When word spread the Spartan Ultra World Championship might be staged in Iceland, Joshua Fiore thought: ‘Wouldn’t Iceland be a nice place to propose to my girlfriend of five years?’ As Fiore would later explain about his plan to propose to Cheryl Puello, this idea led to several good outcomes, including — he says — a winning race effort.
“It’s such a beautiful place,” he told me when we met up at Mountain Strength CrossFit in Winchester, Mass., a gym he used to coach in. The more the 36-year-old Fiore considered the idea, however, the more the enthusiasm waned. “It seemed overdone,” he said. “You get on a boat or a tour to see the Northern Lights, bend down on the knee and then propose.”
Fiore, a U.S Army medic and Boston firefighter who is in the final year of a Physician’s Assistant program at Northeastern University, couldn’t shake the image. “I thought about proposing to her at the finish line. But many people had done that kind of thing, too.”
Fiore’s face lit up, he leaned forward and smiled. “But what if I won the race and proposed? Now that would be cool!” He broke out with a laugh. “That’s when I found out Robert Killian was going to be there, and it’s like, ‘All right, well, it would still be cool if I propose to her on the finish line.’”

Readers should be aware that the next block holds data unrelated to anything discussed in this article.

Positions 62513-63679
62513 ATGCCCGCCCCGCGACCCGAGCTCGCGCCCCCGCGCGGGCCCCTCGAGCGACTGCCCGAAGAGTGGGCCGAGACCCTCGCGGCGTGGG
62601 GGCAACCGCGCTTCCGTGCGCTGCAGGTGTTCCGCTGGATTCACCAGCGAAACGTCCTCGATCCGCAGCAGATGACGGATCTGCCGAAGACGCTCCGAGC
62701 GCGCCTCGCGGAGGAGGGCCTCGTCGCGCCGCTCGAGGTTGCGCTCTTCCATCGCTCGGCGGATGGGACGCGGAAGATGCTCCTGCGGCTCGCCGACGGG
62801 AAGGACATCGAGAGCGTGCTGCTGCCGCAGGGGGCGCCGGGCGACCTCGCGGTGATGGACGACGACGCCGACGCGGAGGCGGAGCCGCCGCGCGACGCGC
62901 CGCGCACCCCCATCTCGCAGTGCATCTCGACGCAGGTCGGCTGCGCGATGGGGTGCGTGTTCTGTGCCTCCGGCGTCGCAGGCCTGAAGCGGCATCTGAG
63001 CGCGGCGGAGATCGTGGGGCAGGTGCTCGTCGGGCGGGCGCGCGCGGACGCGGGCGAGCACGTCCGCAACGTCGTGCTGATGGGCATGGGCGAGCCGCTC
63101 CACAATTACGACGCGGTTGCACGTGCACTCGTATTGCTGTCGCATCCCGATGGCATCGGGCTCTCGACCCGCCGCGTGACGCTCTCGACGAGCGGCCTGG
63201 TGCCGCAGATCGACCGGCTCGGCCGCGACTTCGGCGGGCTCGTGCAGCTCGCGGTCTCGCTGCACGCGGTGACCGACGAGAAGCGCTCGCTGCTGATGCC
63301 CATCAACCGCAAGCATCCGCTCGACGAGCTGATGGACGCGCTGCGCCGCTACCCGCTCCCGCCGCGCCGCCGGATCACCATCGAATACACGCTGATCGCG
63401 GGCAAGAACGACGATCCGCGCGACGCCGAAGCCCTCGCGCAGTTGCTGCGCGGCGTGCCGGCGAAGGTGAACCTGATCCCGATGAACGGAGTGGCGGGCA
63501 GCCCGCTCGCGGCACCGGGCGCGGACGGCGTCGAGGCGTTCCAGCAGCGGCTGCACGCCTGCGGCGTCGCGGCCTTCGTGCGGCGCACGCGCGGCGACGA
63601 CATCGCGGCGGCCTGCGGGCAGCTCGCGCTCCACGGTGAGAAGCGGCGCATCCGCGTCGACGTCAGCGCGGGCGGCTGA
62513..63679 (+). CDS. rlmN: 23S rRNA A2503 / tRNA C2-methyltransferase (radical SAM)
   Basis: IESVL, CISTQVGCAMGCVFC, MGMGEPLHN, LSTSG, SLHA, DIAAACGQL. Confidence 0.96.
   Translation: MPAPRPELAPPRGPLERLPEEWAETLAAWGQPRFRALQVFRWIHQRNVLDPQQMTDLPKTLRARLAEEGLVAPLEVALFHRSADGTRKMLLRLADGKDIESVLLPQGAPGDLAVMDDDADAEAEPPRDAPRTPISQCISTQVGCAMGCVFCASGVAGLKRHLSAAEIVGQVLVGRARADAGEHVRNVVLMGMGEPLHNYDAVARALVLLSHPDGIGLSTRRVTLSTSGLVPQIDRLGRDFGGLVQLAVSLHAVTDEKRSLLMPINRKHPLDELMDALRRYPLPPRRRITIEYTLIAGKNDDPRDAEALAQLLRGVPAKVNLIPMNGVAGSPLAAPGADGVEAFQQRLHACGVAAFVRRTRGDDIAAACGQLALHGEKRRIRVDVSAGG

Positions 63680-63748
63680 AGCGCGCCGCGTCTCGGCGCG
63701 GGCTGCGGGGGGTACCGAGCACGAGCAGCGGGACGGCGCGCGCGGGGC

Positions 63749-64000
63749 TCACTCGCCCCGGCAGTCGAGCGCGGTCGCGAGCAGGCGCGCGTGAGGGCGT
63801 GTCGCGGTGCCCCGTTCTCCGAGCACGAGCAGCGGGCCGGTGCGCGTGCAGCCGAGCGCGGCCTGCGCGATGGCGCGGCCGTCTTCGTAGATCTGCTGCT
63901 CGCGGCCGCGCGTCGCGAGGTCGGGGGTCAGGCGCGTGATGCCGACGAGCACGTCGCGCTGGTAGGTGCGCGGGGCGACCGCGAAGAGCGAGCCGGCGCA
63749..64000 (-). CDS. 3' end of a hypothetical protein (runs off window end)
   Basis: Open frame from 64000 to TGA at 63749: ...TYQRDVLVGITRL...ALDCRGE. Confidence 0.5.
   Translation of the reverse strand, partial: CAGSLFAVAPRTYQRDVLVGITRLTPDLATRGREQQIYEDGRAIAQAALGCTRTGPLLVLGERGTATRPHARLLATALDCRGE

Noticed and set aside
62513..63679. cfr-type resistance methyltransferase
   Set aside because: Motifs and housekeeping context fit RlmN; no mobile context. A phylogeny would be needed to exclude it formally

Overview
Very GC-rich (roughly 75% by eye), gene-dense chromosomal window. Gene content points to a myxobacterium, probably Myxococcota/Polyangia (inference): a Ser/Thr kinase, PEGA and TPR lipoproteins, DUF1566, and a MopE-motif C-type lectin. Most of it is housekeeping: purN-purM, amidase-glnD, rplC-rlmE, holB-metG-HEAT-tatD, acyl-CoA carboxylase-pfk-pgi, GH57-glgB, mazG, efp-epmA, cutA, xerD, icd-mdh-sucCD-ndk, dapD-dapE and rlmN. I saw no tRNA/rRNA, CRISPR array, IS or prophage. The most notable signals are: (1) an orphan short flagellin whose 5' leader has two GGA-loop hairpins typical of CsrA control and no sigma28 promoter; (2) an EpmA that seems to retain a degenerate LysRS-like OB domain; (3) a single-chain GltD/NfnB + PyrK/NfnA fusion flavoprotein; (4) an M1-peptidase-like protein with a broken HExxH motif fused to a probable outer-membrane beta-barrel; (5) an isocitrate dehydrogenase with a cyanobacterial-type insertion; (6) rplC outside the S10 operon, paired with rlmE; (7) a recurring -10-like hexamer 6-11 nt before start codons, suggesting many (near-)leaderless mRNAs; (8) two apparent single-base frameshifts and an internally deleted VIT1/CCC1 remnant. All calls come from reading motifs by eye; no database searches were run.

At noon on December 15, at the race start near Reykjavik, with Puello serving as his one-person support crew, Fiore launched into his plan. He had tucked a white gold diamond ring into a zip-locked pocket within a compartment of his Salomon hydro-pack, next to a space blanket.
Fiore had ample time to visualize and fine-tune his proposal plan.
“Twenty-four hours gives you a lot of time to think about how you will do something.”
That said, sleep deprivation, mixed with a hard race effort and mere four hours of daylight between Iceland’s sunrise and sunset in December, can blur the best laid plans. The thinking time allowed Fiore to brainstorm his plan (cross the finish line; fain a collapse as he made his way to Puello, then swoop into the customary kneeling position; propose) but as he polished off the remaining obstacles and burpees, he realized he had forgotten to seize a moment to take the pack off and extract the ring from the secured pocket to have it in hand. Which lead to three unforeseen moments of drama.
At the multi-rig and in the lead, he asked a friend to help him with the pack then cried, “No!” He could have broken a rule about aid on the course. After winning, he yanked off the pack and went for the zip-locked compartment. “But my hands were frozen,” he said.
Spartan Race manager, Mark Petersen, charged to the rescue. “Mark’s a big, strong guy. He came over and just ripped the thing open.”
The ring went airborne, much to Fiore’s distress. “It’s a white gold ring and there’s ice everywhere. But I looked and there it was: it had landed on my pack.”
One other detail also came into place: Puello said yes.
In hindsight, Fiore is convinced that carrying the ring with a plan to ask his girlfriend to marry him worked to his favor competitively.
“I think it helped me on a subconscious level,” he said. “It made me run more relaxed. If I didn’t win the race, so what? I was going to be going home with my fiancé.”
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